Thinking one day of the great number of brothers he had, the Bodhisatta asked himself whether there was any likelihood of his coming to the his father’s throne in that city, and determined to ask the Paccekabuddhas to tell him what should come to pass. Next day the Buddhas came, took the waterpot that was consecrated to holy uses, filtered the water, washed and dried their feet, and sat down to their meal. And as they sat, the Bodhisatta came and seating himself by them with a courteous salutation, put his question. And they answered and said: “Prince, you will never come to be king in this city. But in Gandhāra, two thousand leagues away, there stands the city of Taxila. If you can reach that city, in seven days you will become king there. But there is peril on the road there, in journeying through a great forest. It is double the distance round the forest than it is to pass through it. Amanussas have their dwelling therein, and Yakkhinis make villages and houses arise by the wayside. Beneath a goodly canopy embroidered with stars overhead, their magic sets a costly couch shut in by fair curtains of wondrous dye. Arranged in celestial splendour the Yakkhinis sit within their abodes, seducing wayfarers with honied words. ‘Weary you seem,’ they say; ‘come here, and eat and drink before you journey further on your way.’ Those that come at their bidding are given seats and fired to lust by the charm of their wanton beauty. But scarce have they sinned, before the Yakkhinis slay them and eat them while the warm blood is still flowing. And they ensnare men’s senses; captivating the sense of beauty with utter loveliness, the ear with sweet minstrelsy, the nostrils with heavenly odours, the taste with heavenly dainties of exquisite savour, and the touch with red-cushioned couches divinely soft. But if you can subdue your senses, and be strong in your resolve not to look upon them, then on the seventh day you will become king of the city of Taxila.”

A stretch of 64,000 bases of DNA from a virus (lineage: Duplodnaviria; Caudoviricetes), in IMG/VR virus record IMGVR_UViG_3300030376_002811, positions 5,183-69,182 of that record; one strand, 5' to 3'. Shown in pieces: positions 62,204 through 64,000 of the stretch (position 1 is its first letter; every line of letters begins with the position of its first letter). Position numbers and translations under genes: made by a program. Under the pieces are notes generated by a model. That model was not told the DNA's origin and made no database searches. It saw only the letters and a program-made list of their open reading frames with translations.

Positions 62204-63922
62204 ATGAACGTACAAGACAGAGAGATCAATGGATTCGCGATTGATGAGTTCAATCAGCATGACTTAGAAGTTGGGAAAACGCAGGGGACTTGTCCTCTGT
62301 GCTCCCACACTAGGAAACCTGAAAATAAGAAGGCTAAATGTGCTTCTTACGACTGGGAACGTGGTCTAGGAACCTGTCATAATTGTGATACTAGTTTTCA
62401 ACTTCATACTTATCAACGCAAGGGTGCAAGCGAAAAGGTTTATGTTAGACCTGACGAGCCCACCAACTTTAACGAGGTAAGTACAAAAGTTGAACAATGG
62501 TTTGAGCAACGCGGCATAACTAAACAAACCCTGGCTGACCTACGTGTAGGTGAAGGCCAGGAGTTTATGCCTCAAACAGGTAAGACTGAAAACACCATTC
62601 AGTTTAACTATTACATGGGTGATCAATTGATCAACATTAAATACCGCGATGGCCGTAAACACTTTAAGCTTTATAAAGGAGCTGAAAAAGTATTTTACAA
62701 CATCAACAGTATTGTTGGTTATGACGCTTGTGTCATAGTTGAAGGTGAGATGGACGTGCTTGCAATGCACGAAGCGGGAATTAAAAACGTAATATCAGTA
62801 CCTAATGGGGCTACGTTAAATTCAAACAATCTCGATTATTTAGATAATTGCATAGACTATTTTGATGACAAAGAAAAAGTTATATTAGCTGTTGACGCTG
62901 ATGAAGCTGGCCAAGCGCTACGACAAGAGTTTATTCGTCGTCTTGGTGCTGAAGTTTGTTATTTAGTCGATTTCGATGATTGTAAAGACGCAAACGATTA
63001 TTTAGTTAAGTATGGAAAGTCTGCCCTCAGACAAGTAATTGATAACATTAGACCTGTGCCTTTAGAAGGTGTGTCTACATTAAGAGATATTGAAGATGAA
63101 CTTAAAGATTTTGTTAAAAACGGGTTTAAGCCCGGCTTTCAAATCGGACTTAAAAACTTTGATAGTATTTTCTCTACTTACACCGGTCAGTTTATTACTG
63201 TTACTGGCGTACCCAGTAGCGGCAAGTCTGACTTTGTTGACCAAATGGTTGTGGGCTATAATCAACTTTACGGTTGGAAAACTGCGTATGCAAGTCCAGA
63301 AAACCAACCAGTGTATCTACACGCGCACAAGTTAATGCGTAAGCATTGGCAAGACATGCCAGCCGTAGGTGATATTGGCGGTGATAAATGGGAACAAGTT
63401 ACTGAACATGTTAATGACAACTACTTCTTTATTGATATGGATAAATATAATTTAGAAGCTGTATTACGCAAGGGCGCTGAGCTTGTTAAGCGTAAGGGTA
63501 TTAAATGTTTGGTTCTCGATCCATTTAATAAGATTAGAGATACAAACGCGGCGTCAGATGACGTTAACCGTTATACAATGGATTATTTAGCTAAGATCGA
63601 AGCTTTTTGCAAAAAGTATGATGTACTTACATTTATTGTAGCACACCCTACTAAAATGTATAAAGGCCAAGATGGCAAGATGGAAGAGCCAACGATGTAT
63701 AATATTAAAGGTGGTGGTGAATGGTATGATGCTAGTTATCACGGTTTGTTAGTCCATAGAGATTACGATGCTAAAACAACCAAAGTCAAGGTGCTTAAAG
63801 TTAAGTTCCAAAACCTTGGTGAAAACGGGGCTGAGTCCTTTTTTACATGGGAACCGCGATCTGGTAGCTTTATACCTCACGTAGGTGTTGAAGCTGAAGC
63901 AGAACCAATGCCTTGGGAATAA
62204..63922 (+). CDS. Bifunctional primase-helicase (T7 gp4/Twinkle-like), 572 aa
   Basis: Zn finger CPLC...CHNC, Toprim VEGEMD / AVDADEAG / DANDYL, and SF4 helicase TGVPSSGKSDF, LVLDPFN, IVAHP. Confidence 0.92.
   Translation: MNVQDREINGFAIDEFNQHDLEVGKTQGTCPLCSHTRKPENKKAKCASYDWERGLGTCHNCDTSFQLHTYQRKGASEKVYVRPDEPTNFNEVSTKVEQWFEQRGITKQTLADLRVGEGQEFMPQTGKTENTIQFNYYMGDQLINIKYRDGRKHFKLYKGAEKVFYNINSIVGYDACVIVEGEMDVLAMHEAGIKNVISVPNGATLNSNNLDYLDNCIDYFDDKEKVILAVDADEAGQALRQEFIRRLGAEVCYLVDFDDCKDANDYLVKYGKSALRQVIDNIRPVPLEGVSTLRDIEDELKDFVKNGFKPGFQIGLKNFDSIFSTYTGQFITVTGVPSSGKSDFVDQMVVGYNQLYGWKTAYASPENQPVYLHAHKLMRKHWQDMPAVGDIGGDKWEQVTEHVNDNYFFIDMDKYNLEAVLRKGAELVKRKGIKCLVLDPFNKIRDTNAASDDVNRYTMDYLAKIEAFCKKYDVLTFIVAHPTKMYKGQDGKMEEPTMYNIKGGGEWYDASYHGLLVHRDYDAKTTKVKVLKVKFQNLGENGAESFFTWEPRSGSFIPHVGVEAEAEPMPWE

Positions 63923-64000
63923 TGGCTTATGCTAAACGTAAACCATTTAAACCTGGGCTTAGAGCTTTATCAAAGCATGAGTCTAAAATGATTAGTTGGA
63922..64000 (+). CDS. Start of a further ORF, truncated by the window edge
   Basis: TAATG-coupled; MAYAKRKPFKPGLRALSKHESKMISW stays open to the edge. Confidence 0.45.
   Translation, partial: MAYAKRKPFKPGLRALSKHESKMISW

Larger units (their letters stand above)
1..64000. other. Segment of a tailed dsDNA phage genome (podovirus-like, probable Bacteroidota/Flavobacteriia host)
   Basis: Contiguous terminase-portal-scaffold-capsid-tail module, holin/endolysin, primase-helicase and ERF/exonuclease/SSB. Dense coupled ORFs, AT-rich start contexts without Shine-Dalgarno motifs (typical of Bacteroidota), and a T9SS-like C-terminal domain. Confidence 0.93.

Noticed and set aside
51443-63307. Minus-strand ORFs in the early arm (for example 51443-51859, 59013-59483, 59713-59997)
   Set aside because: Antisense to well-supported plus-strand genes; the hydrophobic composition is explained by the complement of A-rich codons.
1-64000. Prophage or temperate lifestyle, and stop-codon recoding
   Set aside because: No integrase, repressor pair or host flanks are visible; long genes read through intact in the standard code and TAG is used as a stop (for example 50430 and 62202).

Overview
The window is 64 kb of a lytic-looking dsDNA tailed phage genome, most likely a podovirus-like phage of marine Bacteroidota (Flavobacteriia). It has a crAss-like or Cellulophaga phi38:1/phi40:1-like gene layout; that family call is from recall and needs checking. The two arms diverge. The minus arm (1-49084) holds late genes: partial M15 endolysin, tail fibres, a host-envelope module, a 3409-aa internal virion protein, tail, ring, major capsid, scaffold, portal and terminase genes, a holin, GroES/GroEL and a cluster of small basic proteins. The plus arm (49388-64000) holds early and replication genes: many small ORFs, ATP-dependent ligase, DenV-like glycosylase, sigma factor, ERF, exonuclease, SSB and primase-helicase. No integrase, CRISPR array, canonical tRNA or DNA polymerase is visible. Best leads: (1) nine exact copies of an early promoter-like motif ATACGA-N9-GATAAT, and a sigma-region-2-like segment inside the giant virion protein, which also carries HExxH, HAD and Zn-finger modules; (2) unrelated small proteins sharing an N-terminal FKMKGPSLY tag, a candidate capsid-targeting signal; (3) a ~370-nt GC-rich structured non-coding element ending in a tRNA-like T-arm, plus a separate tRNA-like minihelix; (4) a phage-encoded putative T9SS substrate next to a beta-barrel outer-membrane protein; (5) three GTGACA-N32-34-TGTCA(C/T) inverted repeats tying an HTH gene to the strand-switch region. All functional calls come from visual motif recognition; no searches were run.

“Oh, sirs; how could I look upon the Yakkhinis after your advice to me?” So saying, the Bodhisatta besought the Paccekabuddhas to give him something to keep him safe on his journey. Receiving from them a charmed thread and some charmed sand, he first bade farewell to the Paccekabuddhas and to his father and mother; and then, going to his own abode, he addressed his household as follows, “I am going to Taxila to make myself king there. You will stop behind here.” But five of them answered, “Let us go too.”